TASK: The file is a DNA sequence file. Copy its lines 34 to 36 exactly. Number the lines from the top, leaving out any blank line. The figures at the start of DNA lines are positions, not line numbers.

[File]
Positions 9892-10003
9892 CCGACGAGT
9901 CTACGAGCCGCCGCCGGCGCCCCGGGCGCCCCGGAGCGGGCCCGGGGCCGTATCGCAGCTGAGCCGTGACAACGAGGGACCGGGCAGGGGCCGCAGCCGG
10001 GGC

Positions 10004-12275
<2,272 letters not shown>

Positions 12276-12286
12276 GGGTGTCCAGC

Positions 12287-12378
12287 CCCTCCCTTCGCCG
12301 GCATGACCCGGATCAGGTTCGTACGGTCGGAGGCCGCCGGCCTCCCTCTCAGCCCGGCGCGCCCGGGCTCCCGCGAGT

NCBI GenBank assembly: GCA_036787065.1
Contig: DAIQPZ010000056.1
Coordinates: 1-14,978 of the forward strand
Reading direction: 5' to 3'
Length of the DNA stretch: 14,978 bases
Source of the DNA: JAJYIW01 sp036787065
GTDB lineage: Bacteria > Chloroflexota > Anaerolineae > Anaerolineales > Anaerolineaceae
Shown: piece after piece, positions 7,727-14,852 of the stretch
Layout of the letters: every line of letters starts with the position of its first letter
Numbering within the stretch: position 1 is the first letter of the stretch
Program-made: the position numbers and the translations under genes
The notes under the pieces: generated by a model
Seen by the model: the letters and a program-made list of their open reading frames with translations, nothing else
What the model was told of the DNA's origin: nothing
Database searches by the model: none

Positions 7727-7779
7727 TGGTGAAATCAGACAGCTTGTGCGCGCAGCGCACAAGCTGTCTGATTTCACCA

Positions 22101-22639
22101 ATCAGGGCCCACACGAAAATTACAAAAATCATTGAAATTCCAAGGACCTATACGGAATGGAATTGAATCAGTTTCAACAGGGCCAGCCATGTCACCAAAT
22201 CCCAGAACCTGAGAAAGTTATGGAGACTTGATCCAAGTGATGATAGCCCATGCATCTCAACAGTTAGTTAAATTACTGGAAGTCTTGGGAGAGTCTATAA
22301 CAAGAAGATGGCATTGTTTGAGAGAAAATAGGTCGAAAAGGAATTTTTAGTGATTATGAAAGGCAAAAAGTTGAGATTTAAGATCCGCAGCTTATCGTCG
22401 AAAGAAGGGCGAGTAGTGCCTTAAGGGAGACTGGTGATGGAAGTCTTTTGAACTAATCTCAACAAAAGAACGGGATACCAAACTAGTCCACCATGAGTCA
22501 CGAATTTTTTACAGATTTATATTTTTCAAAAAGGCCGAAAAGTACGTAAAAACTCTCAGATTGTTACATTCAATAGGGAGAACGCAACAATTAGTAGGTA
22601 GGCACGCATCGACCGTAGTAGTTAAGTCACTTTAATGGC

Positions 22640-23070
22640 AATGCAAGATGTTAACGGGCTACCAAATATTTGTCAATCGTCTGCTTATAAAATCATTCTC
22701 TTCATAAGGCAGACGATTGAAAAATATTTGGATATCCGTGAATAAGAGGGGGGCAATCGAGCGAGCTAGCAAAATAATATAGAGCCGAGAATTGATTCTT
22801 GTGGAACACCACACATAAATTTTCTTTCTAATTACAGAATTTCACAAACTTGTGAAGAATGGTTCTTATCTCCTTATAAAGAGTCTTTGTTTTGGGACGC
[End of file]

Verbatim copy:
22501 CGAATTTTTTACAGATTTATATTTTTCAAAAAGGCCGAAAAGTACGTAAAAACTCTCAGATTGTTACATTCAATAGGGAGAACGCAACAATTAGTAGGTA
22601 GGCACGCATCGACCGTAGTAGTTAAGTCACTTTAATGGC

Positions 22640-23070